The problem with most of you '3rd party' whiners is that you want to go "Straight to the top". You're not interested in learning the ropes... having them learn and earn their way to the top. You just want us to hand over all the reins and trust that these folks who have NO experience at running things and have no serious support structure would do a million times better than one of the two parties we have, yet you have zero proof upon which to base your faith in your 3rd party... BUT... you want us to vote for them...
2012-11-02 06:48:51 AM
1 votes:
Democracy requires an informed electorate, so there ya go.

This is what happens when you treat politics like a team sport.
2012-11-02 05:16:05 AM
1 votes:

FedExPope: Genevieve Marie: Honestly, there are a lot of progressives that are less than thrilled with Obama's approach to this stuff, but I mean, what are we going to do? We can either vote for the guy who we mostly like except on this issue, or we can vote for the guy who is a total garbage monster on every issue, including this one.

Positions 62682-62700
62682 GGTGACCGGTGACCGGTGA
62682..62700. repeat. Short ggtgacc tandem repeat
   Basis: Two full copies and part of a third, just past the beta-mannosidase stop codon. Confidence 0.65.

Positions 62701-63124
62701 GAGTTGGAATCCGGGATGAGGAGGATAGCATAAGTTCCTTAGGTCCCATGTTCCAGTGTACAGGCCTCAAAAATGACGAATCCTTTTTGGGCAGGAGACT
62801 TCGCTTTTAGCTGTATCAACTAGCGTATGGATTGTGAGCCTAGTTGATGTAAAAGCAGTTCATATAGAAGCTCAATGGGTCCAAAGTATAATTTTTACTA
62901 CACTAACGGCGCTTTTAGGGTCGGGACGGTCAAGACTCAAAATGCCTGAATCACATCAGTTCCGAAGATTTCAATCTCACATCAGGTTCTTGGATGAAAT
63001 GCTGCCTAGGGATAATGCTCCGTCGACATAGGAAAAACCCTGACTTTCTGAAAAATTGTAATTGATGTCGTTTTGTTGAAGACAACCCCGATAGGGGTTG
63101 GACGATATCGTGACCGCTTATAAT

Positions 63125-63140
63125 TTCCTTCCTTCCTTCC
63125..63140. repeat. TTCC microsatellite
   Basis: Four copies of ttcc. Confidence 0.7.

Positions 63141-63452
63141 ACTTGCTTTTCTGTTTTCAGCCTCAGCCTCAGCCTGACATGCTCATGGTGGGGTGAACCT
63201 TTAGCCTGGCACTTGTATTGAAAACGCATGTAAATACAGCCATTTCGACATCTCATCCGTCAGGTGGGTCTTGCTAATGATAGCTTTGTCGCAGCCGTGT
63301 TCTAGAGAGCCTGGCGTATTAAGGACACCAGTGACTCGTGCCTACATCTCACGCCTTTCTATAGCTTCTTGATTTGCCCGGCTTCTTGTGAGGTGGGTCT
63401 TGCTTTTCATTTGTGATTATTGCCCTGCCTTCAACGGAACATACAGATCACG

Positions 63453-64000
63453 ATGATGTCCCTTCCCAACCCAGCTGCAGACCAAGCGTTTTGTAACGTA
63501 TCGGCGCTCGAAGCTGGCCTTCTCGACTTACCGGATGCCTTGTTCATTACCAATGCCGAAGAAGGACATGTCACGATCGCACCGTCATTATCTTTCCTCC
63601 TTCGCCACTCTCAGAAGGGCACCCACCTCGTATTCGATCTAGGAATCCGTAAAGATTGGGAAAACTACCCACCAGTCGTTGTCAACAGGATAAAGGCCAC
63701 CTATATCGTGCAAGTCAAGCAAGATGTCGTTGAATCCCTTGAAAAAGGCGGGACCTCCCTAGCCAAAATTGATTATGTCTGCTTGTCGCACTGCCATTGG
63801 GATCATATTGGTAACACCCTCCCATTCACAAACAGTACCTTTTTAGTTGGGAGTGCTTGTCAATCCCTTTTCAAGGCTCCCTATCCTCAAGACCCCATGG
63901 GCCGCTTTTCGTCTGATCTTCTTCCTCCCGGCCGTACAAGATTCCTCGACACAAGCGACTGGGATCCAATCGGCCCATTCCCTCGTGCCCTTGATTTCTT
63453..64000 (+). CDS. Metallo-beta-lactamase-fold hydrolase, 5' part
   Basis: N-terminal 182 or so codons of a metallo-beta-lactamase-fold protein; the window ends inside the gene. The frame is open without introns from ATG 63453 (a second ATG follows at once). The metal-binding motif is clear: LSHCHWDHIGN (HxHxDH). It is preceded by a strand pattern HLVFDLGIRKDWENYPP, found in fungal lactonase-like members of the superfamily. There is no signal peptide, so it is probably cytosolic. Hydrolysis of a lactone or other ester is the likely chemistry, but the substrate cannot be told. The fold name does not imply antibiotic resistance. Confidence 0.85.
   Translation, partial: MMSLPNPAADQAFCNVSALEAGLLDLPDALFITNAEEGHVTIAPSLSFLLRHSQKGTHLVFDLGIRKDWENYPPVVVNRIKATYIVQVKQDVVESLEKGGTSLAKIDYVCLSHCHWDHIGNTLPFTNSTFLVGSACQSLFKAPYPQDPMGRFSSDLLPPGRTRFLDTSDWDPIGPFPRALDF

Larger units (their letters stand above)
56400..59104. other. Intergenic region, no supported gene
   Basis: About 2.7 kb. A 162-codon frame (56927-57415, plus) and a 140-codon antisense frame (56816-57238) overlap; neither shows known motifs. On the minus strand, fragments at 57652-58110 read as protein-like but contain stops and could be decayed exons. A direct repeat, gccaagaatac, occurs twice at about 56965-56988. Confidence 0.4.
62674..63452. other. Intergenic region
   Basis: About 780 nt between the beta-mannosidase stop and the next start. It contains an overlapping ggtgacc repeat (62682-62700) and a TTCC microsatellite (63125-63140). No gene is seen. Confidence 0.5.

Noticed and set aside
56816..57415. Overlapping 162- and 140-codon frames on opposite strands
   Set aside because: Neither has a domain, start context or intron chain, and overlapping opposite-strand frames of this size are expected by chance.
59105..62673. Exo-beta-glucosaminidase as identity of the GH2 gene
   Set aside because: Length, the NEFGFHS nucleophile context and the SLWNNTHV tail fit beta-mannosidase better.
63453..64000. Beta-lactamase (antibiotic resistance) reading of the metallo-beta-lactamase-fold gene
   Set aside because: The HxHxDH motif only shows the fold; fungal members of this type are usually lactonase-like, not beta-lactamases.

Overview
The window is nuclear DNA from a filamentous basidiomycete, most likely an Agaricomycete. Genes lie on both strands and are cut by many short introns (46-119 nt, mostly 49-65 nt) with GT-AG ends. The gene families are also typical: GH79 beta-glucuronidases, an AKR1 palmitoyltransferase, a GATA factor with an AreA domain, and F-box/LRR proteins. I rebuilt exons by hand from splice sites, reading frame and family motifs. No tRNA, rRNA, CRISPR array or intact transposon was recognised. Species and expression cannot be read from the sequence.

Or yea, yea we can strike a meaningless blow at the heart of the two party system by voting for a third party candidate that will get 1 or 2% of the vote, but many of us prefer to be more pragmatic about it.

Except that on almost every issue regarding civil liberties, Obama has been garbage as well. It's not about disagreeing on just one issue. Numerous issues including the ones in the article have been black eyes on his first term, at least to those people holding him to a decent standard of a progressive. His half-hearted attempt at support for gay marriage can barely count. I'm sick of hearing people continuing the mistakes of supporting a broken system and calling that pragmatic. Pragmatism is about what works and what's practical and clearly the system we have isn't working any more.


What exactly about his support was "half-hearted" or an "attempt"? He supports gay marriage. He's the first president to do so, and he did it in an election year. The Democratic Party has adopted it into their platform, only eight years after Bush arguably used it as a wedge to win a second term. The cultural turnaround on this issue has been incredible. He repealed DADT and stopped defending DOMA. He supports all of the state ballot measures this year. This is the most gay-friendly president in US history. The idea that it's some throwaway gesture and it barely matters is ridiculous.

I'd be a lot more understanding of people who argue against voting for Obama because of the deep flaws in the system if there was even the slightest nod toward the value of incremental good. But I never see it, just this fatalistic sneering about how far everyone is from the perfect ideal. It's all solution and no strategy.
2012-11-02 04:50:52 AM
1 votes: